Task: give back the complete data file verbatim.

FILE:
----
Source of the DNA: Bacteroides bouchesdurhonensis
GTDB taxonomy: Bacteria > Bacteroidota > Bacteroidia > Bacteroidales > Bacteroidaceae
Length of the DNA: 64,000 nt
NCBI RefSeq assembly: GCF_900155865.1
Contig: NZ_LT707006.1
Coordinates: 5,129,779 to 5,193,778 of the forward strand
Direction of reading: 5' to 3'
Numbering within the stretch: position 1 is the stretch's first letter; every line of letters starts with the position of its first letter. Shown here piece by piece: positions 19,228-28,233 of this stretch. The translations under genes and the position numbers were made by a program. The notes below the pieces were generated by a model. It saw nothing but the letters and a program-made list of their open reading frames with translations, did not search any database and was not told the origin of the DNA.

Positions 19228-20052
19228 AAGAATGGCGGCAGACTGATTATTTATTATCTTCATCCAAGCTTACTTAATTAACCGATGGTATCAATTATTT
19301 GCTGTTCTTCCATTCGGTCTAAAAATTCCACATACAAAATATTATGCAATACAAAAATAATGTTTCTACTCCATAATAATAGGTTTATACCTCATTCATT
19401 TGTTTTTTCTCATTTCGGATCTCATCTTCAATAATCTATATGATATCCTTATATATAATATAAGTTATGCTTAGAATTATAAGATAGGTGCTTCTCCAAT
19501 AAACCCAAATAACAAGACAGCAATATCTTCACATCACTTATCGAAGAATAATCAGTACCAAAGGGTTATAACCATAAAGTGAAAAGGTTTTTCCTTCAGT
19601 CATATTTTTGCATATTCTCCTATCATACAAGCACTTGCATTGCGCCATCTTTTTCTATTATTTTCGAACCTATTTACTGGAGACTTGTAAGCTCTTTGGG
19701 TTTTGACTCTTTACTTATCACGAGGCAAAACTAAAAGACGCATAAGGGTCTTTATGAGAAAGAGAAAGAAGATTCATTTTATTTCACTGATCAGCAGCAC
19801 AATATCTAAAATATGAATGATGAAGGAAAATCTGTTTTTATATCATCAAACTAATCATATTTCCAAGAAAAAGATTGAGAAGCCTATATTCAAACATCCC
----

Source of the DNA: Bacteroides bouchesdurhonensis
GTDB taxonomy: Bacteria > Bacteroidota > Bacteroidia > Bacteroidales > Bacteroidaceae
Length of the DNA: 64,000 nt
NCBI RefSeq assembly: GCF_900155865.1
Contig: NZ_LT707006.1
Coordinates: 5,129,779 to 5,193,778 of the forward strand
Direction of reading: 5' to 3'
Numbering within the stretch: position 1 is the stretch's first letter; every line of letters starts with the position of its first letter. Shown here piece by piece: positions 19,228-28,233 of this stretch. The translations under genes and the position numbers were made by a program. The notes below the pieces were generated by a model. It saw nothing but the letters and a program-made list of their open reading frames with translations, did not search any database and was not told the origin of the DNA.

Positions 19228-20052
19228 AAGAATGGCGGCAGACTGATTATTTATTATCTTCATCCAAGCTTACTTAATTAACCGATGGTATCAATTATTT
19301 GCTGTTCTTCCATTCGGTCTAAAAATTCCACATACAAAATATTATGCAATACAAAAATAATGTTTCTACTCCATAATAATAGGTTTATACCTCATTCATT
19401 TGTTTTTTCTCATTTCGGATCTCATCTTCAATAATCTATATGATATCCTTATATATAATATAAGTTATGCTTAGAATTATAAGATAGGTGCTTCTCCAAT
19501 AAACCCAAATAACAAGACAGCAATATCTTCACATCACTTATCGAAGAATAATCAGTACCAAAGGGTTATAACCATAAAGTGAAAAGGTTTTTCCTTCAGT
19601 CATATTTTTGCATATTCTCCTATCATACAAGCACTTGCATTGCGCCATCTTTTTCTATTATTTTCGAACCTATTTACTGGAGACTTGTAAGCTCTTTGGG
19701 TTTTGACTCTTTACTTATCACGAGGCAAAACTAAAAGACGCATAAGGGTCTTTATGAGAAAGAGAAAGAAGATTCATTTTATTTCACTGATCAGCAGCAC
19801 AATATCTAAAATATGAATGATGAAGGAAAATCTGTTTTTATATCATCAAACTAATCATATTTCCAAGAAAAAGATTGAGAAGCCTATATTCAAACATCCC